Mere machines may calculate your chances of landing that computer job

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Not content with taking over work, computers are now automating the process of selecting human employees. Charles Arthur, Science Editor, on how machines are making choices that change our lives.

When a new cable channel advertised for production staff, it expected to get a few hundred replies. Instead it received 5,000 CVs. Within days the four people whittling them down to "only 120" were so desperate to find some unusual characteristic that they began choosing people whose names could be found in Boney M songs.

"It was immensely painful," said Debbie Mason, a founding director of Rapture TV in Norwich. While smaller companies are struggling with a blizzard of applications, larger ones are turning to computers, meaning many letters are never reviewed by people before being rejected. Alan Whitford, managing director of the UK subsidiary of Resumix, one of two main rivals in this field, said: "We use artificial-intelligence systems which can search for 'skills' - which might be defined as geographical, educational or work experience - and test those against 'rules'."

The result is that a shortlist of any size can be drawn up from any number of applications. Although such systems have been used in the US for a decade, they have only arrived in the UK in the past couple of years, though they are used by the BBC, British Airways and British Telecom, which employ a computing package from a US company called Restrac.

"Ours is the only product that safely considers every word in a candidate's CV," said Greg Mancusi, marketing director of Restrac. It does this by indexing every word in the CV and ranking it against the recruiter's standards.

However, Mr Whitford said such word-based systems "don't find people they ought to find. You might not write down that you have leadership skills, but it would be clear from the context. Our system will find that."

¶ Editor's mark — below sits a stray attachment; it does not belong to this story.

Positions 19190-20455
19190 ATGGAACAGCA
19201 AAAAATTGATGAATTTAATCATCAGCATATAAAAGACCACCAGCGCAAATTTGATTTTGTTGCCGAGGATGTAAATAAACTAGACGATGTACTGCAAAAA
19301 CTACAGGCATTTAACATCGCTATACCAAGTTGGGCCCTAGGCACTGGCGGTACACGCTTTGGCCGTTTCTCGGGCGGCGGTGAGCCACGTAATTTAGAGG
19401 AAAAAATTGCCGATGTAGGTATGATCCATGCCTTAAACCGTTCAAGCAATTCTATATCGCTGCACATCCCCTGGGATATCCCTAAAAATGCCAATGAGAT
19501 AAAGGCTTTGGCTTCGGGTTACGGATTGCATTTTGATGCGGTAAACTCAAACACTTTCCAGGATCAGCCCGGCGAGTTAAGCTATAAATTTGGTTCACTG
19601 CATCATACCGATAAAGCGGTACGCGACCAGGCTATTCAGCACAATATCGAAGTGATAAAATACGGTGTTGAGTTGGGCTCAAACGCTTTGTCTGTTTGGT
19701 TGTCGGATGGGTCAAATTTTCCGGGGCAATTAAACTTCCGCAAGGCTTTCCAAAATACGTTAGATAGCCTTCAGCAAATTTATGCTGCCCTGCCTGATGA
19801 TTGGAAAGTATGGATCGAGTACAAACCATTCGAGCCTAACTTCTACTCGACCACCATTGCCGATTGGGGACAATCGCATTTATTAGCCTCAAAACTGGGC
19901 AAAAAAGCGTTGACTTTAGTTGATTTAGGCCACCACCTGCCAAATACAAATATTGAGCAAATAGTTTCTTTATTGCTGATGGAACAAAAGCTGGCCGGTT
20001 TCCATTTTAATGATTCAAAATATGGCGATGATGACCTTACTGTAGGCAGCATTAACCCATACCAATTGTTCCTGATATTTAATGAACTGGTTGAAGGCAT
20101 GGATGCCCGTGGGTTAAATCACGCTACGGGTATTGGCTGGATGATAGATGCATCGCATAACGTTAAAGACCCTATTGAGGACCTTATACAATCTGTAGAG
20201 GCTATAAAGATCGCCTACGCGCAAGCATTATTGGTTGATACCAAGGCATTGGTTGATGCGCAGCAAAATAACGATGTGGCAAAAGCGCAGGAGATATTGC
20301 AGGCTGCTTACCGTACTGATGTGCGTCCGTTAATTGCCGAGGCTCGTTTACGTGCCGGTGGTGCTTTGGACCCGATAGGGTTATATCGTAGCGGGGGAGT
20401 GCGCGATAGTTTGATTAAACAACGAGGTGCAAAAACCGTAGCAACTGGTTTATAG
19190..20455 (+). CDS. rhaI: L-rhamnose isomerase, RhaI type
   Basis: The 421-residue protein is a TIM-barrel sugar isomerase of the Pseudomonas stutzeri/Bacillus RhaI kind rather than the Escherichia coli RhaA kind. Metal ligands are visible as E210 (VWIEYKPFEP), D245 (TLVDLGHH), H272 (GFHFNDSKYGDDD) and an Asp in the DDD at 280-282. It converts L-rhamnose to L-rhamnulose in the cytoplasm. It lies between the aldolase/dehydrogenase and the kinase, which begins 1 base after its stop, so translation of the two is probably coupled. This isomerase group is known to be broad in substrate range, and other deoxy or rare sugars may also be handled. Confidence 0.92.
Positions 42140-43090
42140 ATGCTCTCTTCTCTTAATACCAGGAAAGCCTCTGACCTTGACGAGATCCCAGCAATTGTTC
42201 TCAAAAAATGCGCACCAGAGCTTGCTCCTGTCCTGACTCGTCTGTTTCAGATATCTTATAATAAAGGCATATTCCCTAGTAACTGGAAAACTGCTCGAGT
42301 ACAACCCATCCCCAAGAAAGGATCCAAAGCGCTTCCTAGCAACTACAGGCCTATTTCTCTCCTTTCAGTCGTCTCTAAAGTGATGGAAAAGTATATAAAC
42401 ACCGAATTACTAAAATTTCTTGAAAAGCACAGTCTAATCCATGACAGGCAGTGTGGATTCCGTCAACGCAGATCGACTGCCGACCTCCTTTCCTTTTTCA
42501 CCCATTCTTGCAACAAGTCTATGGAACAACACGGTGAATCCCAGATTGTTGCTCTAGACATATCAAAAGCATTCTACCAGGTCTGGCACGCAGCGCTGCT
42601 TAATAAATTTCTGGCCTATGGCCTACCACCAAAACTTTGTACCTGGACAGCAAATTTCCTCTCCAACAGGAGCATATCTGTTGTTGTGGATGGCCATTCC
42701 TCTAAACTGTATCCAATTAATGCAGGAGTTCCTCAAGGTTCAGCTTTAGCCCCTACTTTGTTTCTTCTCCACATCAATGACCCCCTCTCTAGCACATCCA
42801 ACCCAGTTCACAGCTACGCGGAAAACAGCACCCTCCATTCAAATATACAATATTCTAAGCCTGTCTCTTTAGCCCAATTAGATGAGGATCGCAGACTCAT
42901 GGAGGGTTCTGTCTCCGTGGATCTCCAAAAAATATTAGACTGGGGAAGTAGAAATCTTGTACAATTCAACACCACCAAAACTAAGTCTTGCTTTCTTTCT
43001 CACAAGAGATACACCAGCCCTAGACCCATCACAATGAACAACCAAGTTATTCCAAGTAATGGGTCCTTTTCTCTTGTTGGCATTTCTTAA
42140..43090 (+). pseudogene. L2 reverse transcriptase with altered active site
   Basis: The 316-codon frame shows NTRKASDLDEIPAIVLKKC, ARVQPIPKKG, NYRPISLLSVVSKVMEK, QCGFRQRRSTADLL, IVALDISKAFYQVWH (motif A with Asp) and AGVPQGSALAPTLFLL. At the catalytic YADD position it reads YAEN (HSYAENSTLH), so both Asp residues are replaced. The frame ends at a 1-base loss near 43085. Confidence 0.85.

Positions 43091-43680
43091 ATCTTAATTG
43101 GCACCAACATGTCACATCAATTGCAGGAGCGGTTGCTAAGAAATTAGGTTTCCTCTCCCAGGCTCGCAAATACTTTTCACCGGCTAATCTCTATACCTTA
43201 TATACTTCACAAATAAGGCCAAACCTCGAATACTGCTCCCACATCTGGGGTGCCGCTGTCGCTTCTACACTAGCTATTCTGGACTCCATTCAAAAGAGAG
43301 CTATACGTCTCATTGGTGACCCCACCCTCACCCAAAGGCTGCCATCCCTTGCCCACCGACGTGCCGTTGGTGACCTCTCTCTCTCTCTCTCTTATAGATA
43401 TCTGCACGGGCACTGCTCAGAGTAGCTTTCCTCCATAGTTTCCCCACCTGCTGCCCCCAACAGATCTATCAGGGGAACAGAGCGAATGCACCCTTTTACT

Both systems could be flummoxed, though, by a CV which said the applicant led a life "searching for leadership, and managed somehow to keep out of department stores", because it contains key words - leadership, managed, and department.

Under the Data Protection Bill, which should become law later this year, anyone who suspects their application has been rejected by a machine will have the right to have it re-examined by a person. But it is not clear whether recruiting companies will have to inform people they use such machines.

While the systems might be effective in weighing up applicants for jobs which require a narrow set of skills - such as a particular computer system, accounts experience and more than one language - it is unclear how they would do in sorting through the letters that come in from people seeking creative jobs. Rapture TV's ad said it was a "revolutionary new cable TV channel for teenagers" and was looking for "bright, dynamic and energetic people" with "many years broadcast experience or ... a media studies degree."

Asked how Restrac would cope with that, Mr Mancusi said: "The idea is to determine which CVs you want to spend more time with. So you are going to look for hard skills - looking for key words such as camera operating, video formats ... Our product would then rank every CV in order."